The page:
This week a table at Elmo’s Steak House or a Marriott lobby barstool in downtown Indianapolis will help grease the skids of the impending NFL news avalanche coming next month.

That’s when free-agency decisions, led this year by the sweepstakes for Kirk Cousins and possibly Case Keenum, will be finalized. Before the opening bell on March 14 is this week’s annual scouting combine at Lucas Oil Stadium, a six-day affair where more than 300 draft prospects are medically, physically and psychologically tested. The combine essentially acts as the league’s premier offseason convention for all things NFL.

“You’ll see everyone in the NFL within a four-block radius,” said Blake Baratz, a Minneapolis-based player agent at The Institute for Athletes.

Hundreds of young athletes wear self-identifying lanyards, on the backs of which are scribbled NFL teams, sometimes with a hotel room number and time. That’s where and when general managers, coaches and evaluators get their prescribed 15-minute formal interviews (limit of 60 over six nights) with selected players.

Sometimes an agent will drop by the hotel room to talk business.

Three weeks before receiver Adam Thielen signed a three-year, $17 million extension, Baratz, his representative, met with Vikings brass “two, three, four” times at Indy hotels and restaurants.

The sides needed to talk through Thielen’s restricted free-agent tender (he got a second-rounder) and parameters of an eventual long-term deal. Contract discussions during the scouting combine “got the ball rolling” on Thielen’s contract now keeping him in Minnesota through the 2020 season.

“There were times [Vikings cap manager] Rob [Brzezinski] and I would just sit down and try to cut through some of the nonsense over a beer,” Baratz said, “and talk frankly.”

The Vikings’ to-do list this offseason starts at quarterback. General Manager Rick Spielman enters the draft with seven picks and a track record of aggressive maneuvers to land someone his staff is high on.

By the time the Vikings are on the clock with the 30th pick in April, their quarterback plan will be charted based on free agency decisions next month. Will they work out a massive deal with Cousins? Or will they pick from or make a combination of moves involving Teddy Bridgewater, Case Keenum, A.J. McCarron, or others?

An initial course has already been set. The Vikings aren’t expected to franchise tag Keenum, according to a NFL Media report on Monday.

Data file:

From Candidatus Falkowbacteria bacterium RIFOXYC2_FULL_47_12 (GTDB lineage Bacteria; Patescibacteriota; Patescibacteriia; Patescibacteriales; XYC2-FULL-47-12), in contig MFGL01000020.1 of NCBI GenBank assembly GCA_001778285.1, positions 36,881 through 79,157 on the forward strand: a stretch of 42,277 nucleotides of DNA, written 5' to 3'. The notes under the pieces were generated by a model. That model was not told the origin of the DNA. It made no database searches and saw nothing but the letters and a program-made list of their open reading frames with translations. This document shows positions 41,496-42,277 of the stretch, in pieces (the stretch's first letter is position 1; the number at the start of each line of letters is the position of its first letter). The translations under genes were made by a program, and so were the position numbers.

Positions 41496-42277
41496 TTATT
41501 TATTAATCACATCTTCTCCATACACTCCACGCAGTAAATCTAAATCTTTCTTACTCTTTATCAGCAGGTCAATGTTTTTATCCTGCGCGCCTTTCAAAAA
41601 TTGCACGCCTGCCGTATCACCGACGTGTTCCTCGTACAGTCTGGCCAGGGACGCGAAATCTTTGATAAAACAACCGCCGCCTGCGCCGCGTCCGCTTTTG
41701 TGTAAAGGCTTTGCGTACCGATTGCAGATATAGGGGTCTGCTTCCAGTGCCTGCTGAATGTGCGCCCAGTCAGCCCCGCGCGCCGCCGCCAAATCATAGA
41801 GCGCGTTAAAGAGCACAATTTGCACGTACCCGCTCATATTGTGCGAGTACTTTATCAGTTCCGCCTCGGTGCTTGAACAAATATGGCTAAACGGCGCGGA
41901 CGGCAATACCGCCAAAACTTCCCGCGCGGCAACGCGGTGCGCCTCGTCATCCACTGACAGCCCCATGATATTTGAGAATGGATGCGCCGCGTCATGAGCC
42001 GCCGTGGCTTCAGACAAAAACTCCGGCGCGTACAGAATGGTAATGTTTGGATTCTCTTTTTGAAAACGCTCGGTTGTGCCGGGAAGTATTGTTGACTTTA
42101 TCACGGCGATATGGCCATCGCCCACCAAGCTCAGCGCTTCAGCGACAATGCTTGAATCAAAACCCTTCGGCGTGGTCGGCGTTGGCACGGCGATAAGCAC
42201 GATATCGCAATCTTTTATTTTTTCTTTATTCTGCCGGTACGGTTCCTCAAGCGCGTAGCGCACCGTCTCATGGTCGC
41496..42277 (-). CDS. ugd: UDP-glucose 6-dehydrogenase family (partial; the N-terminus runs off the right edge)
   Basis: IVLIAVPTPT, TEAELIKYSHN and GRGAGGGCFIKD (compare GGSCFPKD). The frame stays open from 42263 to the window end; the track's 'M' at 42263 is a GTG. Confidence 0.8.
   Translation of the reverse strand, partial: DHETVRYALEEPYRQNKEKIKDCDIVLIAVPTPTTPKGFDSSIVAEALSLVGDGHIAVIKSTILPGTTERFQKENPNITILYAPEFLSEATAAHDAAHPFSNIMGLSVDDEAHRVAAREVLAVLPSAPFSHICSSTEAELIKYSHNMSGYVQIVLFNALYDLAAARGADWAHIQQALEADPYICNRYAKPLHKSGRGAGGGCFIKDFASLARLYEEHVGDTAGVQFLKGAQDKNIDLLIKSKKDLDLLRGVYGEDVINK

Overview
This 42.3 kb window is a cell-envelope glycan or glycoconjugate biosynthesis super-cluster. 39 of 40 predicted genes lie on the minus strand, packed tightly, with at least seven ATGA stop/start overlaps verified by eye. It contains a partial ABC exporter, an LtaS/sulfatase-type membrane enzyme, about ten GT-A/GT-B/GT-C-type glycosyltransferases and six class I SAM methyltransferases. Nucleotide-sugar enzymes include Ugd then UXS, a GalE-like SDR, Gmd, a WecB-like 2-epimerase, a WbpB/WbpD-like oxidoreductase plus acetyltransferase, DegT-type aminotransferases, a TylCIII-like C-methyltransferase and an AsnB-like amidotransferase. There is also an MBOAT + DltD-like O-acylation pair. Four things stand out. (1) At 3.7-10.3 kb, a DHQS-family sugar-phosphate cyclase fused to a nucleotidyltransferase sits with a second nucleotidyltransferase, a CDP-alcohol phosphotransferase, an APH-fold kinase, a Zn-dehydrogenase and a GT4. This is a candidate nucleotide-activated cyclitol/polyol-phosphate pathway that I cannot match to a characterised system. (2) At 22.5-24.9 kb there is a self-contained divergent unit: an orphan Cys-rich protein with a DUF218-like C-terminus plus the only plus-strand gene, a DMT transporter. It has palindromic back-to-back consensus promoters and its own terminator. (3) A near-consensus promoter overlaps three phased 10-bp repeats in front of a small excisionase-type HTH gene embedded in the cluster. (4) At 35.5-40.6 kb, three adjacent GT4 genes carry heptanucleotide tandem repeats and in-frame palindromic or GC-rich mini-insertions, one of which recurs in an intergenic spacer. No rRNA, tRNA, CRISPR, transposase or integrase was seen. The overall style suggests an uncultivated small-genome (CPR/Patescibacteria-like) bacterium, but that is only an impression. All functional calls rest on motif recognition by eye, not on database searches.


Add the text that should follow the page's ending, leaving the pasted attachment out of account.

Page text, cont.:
“We’ll have a pretty good game plan when we head down to the combine on a lot of things,” Spielman said during Super Bowl week.

Dominating the forefront this week are the draft prospects.

Every year a player like John Ross makes a name for himself. The former University of Washington receiver sprinted onto the national radar and into the draft’s top 10 last year with a 4.22-second time in the 40-yard dash. You can make a safe bet on a top sprinter finding his way to Minnesota. About half of the Vikings’ draft picks over the last four years had 40 times near the top of their position groups, ranging from linebacker Anthony Barr to offensive lineman Danny Isidora.

Still, when teams assess anything other than medical data in Indianapolis, a grain of salt must be applied, said former NFL scout Dan Hatman who now runs the Scouting Academy. Lengthy preparation for on-field drills and interviews has reached the point of clouding the legitimacy of the process, according to Hatman.

“The only thing that is authentic in Indy is the medical,” Hatman said.

One player whom the Vikings will likely be evaluating closely is Texas left tackle Connor Williams, who was a consensus first-team All-America as a sophomore before injuries derailed his junior season. He suffered sprained ligaments and a meniscus tear in his left knee in September, and five months later is expected to allow NFL teams to evaluate his knee at the combine.

Offensive line and defensive tackle are a couple of areas in play for the Vikings at pick No. 30, depending on how they fill needs in free agency.

The draft’s top prospects at tackle on both sides of the ball leave a lot to be desired, Hatman said. Defensively, more college tackles project as NFL nose guards, with a few exceptions among the top talents in Michigan’s Maurice Hurst and Florida’s Taven Bryan.

Offensively, the line prospects are better at guard than at tackle, Hatman said.

“I think you’ve got a competent group of [offensive tackles] in Mike McGlinchey and Connor Williams that are basically plug-and-plays,” Hatman said. “And you’ve got a big group of big athletes you’ve got to hope and figure out.”

Figuring out is the name of this NFL season.